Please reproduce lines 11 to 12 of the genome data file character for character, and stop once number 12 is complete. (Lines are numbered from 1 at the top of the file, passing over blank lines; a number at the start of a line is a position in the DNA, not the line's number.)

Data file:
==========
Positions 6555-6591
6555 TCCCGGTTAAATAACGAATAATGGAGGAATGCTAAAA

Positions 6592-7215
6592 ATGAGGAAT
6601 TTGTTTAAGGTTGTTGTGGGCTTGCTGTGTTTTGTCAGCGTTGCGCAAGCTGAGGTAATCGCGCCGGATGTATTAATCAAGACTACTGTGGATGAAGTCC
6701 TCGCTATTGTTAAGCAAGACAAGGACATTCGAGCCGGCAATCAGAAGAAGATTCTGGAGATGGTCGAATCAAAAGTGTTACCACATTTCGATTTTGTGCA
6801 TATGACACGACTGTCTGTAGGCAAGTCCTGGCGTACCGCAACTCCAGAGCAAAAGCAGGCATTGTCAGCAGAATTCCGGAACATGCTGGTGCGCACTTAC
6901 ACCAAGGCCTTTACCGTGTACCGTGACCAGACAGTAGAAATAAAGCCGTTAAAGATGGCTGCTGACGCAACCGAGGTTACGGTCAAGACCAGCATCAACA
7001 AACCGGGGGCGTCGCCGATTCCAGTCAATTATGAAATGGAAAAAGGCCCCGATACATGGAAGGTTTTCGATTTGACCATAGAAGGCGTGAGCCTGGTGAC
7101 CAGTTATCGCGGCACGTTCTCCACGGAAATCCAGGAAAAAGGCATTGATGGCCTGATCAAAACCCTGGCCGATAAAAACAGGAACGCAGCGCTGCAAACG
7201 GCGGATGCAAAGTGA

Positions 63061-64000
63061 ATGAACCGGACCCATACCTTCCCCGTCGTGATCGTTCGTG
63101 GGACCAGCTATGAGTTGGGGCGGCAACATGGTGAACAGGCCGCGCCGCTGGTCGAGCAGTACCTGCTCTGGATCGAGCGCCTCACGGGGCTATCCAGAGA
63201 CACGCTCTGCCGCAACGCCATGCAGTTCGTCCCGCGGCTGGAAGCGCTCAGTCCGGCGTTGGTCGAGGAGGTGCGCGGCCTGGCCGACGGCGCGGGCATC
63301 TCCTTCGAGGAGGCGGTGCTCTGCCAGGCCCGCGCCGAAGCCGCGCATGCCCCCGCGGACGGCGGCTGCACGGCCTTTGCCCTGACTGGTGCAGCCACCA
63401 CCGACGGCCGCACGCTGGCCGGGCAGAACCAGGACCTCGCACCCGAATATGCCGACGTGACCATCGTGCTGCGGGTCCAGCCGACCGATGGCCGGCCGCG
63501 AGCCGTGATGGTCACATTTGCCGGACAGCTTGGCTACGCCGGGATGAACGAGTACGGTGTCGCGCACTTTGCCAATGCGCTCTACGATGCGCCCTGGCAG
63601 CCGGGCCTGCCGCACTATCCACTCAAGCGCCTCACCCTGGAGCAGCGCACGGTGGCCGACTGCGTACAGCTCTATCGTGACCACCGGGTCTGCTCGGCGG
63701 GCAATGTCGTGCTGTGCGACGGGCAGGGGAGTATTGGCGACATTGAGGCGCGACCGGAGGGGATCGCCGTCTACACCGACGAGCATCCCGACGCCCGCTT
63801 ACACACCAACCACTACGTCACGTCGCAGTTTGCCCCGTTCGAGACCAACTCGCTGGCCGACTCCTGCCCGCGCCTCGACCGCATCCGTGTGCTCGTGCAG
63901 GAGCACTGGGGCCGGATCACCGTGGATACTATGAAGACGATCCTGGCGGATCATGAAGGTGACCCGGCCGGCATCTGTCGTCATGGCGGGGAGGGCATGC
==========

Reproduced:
7201 GCGGATGCAAAGTGA

Positions 63061-64000